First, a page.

Pakistani journalists who have worked in Waziristan describe it as one of the most dangerous places in the world to be a reporter. They have not forgotten what happened to Hayat Ullah Khan, a journalist who freelanced for PBS’s Frontline. Khan, thirty-two, reported for a Pakistani newspaper on the death of an al Qaeda leader, Abu Hamza Rabia, along with four others in December 2005. They had been killed by Hellfire missiles in a strike orchestrated by Americans, and not, as the Pakistani government had declared, by an accident in their illegal bomb-making lab. Khan took photos, proving it was a drone strike, and the story prompted protests over the infringement of Pakistani territory.

The day after his story appeared, Khan was kidnapped. His body was found months later. “He could have been killed by Pakistani security forces or the Taliban,” said Iqbal Khattak, Peshawar bureau chief of the Pakistani newspaper Daily Times, and one of the few reporters who has done stories about the drones in Waziristan. “We don’t know.”

Another reporter who has braved that danger is Pir Zubair Shah. Shah grew up in a roughshod region of South Waziristan, where his father sent him to school and also gave him a rifle, so that he would feel comfortable both among the educated and the tribal members of society. This allowed Shah to float between the world of intelligence agents and the one inhabited by Taliban fighters, and his reporting helped The New York Times win a 2009 Pulitzer for a package of stories depicting the deepening US military and political challenges in Afghanistan and Pakistan.

Shah’s first bylined article, which appeared in Newsday in January 2006, was about a drone strike in Bajaur, in North Waziristan. The CIA operatives who launched the strike had been trying to kill a man thought to be al Qaeda’s number-two leader, Ayman al Zawahiri, but he escaped. Eighteen people were killed, and Shah took pictures of jagged, metal pieces from the missile that had exploded, as well as the fresh graves.

“It was just a scene of devastation,” he recalled in an interview. He spoke with people who lived in the area about the assault, and through his reporting on this and other strikes, American readers were able to get a rare glimpse of how the war was unfolding in Waziristan.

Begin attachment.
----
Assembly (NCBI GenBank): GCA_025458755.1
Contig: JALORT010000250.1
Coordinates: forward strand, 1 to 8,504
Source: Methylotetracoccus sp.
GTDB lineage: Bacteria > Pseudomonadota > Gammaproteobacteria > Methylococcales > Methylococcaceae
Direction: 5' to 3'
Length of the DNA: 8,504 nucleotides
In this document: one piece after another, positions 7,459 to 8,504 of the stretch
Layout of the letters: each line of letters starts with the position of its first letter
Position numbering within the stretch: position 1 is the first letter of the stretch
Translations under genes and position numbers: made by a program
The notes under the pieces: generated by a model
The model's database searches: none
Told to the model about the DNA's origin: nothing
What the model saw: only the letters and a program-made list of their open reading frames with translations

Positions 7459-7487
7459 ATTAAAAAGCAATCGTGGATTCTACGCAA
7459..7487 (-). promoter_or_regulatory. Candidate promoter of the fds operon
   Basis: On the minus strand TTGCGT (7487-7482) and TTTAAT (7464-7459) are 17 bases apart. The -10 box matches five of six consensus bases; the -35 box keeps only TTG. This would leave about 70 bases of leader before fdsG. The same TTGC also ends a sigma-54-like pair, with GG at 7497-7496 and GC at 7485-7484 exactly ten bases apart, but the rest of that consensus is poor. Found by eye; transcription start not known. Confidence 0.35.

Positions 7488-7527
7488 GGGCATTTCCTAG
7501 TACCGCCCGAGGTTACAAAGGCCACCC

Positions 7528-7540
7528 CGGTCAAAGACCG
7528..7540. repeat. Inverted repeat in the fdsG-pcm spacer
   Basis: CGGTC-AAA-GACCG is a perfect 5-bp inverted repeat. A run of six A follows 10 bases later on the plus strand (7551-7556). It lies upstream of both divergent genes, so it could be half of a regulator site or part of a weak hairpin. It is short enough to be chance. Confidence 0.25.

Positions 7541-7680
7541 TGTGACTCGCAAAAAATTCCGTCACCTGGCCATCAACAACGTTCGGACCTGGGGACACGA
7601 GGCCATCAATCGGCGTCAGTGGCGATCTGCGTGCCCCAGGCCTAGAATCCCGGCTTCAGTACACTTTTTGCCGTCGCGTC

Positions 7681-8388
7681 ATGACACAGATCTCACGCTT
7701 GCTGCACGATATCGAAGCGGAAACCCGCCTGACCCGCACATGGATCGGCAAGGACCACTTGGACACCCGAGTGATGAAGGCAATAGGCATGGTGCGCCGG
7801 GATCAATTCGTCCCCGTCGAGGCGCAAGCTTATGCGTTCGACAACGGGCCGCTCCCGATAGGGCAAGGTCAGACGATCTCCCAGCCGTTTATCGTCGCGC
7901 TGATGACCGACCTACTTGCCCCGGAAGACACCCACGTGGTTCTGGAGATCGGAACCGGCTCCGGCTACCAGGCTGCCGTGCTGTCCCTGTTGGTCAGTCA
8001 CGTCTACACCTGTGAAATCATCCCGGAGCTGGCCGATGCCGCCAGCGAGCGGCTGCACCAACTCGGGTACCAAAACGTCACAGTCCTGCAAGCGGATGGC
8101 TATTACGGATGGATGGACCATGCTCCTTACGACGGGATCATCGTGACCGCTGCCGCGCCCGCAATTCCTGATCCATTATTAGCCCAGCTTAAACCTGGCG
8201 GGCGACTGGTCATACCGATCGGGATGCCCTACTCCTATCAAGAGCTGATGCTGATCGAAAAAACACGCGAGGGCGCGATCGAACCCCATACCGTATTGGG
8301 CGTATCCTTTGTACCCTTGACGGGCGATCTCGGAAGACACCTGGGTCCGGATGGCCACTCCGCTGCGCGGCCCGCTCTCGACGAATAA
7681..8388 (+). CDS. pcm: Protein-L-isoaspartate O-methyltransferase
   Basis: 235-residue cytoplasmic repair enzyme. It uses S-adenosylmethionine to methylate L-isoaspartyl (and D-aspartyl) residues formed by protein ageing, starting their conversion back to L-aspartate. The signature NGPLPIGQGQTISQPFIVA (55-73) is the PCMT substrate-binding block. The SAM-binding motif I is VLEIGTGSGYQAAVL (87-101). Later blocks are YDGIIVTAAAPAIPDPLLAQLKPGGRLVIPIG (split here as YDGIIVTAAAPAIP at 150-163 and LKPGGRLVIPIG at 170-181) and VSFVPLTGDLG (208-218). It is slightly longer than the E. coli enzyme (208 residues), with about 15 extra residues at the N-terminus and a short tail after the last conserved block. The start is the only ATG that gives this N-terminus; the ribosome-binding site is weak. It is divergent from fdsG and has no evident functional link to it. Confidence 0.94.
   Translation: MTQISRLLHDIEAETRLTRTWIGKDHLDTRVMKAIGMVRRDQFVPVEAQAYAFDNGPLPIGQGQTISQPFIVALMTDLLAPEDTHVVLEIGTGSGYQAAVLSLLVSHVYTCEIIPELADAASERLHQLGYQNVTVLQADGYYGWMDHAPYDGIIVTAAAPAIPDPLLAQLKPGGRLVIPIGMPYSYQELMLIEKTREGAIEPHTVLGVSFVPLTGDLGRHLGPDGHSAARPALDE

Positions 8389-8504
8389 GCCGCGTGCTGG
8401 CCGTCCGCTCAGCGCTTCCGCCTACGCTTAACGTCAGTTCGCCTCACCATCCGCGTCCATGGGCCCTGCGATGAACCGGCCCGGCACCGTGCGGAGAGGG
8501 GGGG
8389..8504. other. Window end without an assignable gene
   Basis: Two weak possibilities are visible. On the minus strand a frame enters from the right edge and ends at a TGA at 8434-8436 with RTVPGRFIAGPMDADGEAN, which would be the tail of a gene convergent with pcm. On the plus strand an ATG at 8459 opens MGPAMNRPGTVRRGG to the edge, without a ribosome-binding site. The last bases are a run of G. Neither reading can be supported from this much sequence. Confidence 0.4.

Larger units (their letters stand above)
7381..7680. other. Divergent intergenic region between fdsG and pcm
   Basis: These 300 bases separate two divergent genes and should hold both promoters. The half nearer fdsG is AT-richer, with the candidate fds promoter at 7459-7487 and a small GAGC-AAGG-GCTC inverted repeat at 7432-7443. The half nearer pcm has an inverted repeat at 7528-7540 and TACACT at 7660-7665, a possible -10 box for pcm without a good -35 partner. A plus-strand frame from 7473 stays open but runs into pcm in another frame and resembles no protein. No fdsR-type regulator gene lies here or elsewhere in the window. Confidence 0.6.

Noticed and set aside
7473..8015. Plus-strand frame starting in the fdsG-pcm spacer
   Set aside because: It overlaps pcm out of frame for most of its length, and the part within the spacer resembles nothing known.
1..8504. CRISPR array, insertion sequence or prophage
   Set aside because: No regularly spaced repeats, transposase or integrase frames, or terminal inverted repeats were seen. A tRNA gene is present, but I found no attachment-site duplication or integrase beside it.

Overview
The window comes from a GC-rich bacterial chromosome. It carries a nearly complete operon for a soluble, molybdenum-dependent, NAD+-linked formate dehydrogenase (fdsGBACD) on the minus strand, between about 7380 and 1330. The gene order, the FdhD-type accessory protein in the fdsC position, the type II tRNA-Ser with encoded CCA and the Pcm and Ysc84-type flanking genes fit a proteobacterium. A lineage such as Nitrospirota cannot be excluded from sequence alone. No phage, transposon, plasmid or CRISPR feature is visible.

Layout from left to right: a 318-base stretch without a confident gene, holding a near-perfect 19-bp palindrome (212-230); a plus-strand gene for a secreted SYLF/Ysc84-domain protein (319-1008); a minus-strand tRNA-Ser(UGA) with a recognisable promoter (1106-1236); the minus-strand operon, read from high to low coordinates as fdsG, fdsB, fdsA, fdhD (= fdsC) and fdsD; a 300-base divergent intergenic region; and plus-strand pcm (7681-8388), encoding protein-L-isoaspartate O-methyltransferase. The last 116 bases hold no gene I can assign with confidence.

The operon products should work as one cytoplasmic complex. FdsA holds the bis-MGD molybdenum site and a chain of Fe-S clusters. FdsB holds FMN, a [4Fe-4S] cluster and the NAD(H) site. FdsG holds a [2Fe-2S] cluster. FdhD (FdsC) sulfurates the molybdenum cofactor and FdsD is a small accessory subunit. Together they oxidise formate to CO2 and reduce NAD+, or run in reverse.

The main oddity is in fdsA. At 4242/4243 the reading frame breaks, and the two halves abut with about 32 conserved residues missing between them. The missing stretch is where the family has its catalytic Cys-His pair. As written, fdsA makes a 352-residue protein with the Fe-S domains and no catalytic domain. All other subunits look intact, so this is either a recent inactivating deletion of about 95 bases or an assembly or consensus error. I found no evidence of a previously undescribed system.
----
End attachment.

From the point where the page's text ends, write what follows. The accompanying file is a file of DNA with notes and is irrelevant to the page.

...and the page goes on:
Shah, thirty-three, was taken captive by the Taliban in 2008 and released after the intervention of a local tribal leader. He is no longer pursuing risky stories. Instead, he will join Harvard in the fall as a Nieman fellow.

Selective Secrecy

Three days after Obama was sworn in as president, his administration launched its first drone strike, according to numerous news reports. A missile reportedly hit a house in Koresh Kot, a village in South Waziristan that was believed to be a Taliban hideout.

News accounts of the incident had few, and conflicting, details, underscoring the difficulty of getting basic facts. A January 23 article on Pakistan’s Geo News website said the attack was “reported to have killed 10 people,” but did not identify them. A January 23 New York Times article reported that the missile strike killed seven, including three children, citing Pakistani news reports. The story added, “American officials in Washington said there were no immediate signs that the strikes on Friday had killed any senior Qaeda leaders. They said the attacks had dispelled for the moment any notion that Mr. Obama would rein in the Predator attacks.”

A January 24 Washington Post story cast the incident in a somewhat celebratory tone, saying it was “the first tangible sign of President Obama’s commitment to sustained military pressure on the terrorist groups.”

Tara McKelvey is the author of Monstering: Inside America's Policy of Secret Interrogations and Torture in the Terror War and is a 2011 Guggenheim Fellow. Research assistance was provided by Jed Bickman of the Investigative Fund at The Nation Institute, which also provided financial support for preparation of this article.